This presentedesentation will demonstrate how to take advantage of the automatic Range Interval Partitioning and Rolling Windows to fragment your huge Informix tables. Automatically adding new partitions and fragments by interval can replace elaborate fragmentation schemes easily. The feature includes the ability to automatically drop partitions of old data reducing the need to purge old data.


This webcast will focus on best practices for Informix DBAs including why Not to use RAID5.


This is a replay of Art Kagel's Webcast on October 20, 2015 on Informix Storage and the impact of RAID levels, why not to use RAID 5 and what RAID levels work best with modern databases.


Art Kagel, is an Independent consultant and IIUG Board Member, presented on programming, concurrency, and tuning applications against Informix. This is an update to the presentation Art did at our last Washington Area Informix User Group Meeting. (Note: there are a few problems with the sound, I tried to fix it as best as I could)


This Webcast will demo and benchmark the Informix Warehouse Accelerator 12.10. Last year we showed it running 9 hours of queries in 14 minutes. Mike Walker will demonstrate our current benchmarks with this exciting new database technology. He will demonstrate ad-hoc queries on a bookstore database with 250 million customers and over a billion records in the fact table.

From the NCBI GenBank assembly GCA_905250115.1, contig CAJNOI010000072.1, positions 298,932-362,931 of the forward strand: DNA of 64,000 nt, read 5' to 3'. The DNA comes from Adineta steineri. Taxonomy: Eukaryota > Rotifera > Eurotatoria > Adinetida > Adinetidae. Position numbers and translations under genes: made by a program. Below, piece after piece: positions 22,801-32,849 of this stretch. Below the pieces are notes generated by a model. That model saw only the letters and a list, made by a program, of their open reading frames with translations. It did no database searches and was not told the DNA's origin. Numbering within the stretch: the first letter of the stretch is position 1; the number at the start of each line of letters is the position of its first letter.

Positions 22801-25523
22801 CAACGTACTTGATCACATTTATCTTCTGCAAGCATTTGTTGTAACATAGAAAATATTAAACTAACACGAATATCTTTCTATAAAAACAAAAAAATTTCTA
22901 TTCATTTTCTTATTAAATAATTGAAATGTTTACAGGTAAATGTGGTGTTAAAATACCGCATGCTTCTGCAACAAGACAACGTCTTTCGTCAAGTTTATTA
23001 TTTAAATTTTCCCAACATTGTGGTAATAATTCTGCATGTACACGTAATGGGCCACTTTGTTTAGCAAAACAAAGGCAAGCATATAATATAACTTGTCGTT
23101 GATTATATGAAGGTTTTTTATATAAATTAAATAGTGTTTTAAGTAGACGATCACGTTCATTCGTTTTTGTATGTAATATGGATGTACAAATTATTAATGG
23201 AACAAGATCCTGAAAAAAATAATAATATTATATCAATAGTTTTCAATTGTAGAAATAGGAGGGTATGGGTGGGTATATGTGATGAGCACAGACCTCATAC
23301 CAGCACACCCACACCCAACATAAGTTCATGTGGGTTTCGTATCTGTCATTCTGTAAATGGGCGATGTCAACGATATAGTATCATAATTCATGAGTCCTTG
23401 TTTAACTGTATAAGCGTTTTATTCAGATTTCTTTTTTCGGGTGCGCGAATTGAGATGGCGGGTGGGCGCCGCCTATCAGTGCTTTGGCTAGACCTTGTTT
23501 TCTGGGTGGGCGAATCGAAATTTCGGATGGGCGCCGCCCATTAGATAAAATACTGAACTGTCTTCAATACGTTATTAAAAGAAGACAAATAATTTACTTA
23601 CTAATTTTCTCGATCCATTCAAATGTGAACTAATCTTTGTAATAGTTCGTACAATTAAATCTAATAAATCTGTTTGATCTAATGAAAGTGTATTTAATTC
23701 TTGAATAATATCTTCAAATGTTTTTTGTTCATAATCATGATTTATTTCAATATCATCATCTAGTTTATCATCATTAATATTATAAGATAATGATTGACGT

This is a replay of our Fastest Informix DBA Contest 2013 status update Webcast on August 20, 2013. This year the Fastest Informix DBA Contest will be held over the web so anyone, anywhere in the world can participate from July 9 to 31, 2013. The challenge will be a combination of OLTP and batch. The winner will be the DBA who can get the most transactions per minute in an OLTP benchmark and at the same time run a batch billing job and generate the most bills in a 10 minute run. For more information on the Fastest Informix DBA Contest click here!


Informix 4GL Programming Tips

First published in the Washington Area Informix User Group Newsletter Volume 4, No. 3 – July 1994 1. Only select columns that you really need When you select data, it goes from disk to memory.  Ten un-needed bytes of data from 10,00 rows translates into reading 100,000 bytes unnecessarily.  Avoid “SELECT *” statements and only […]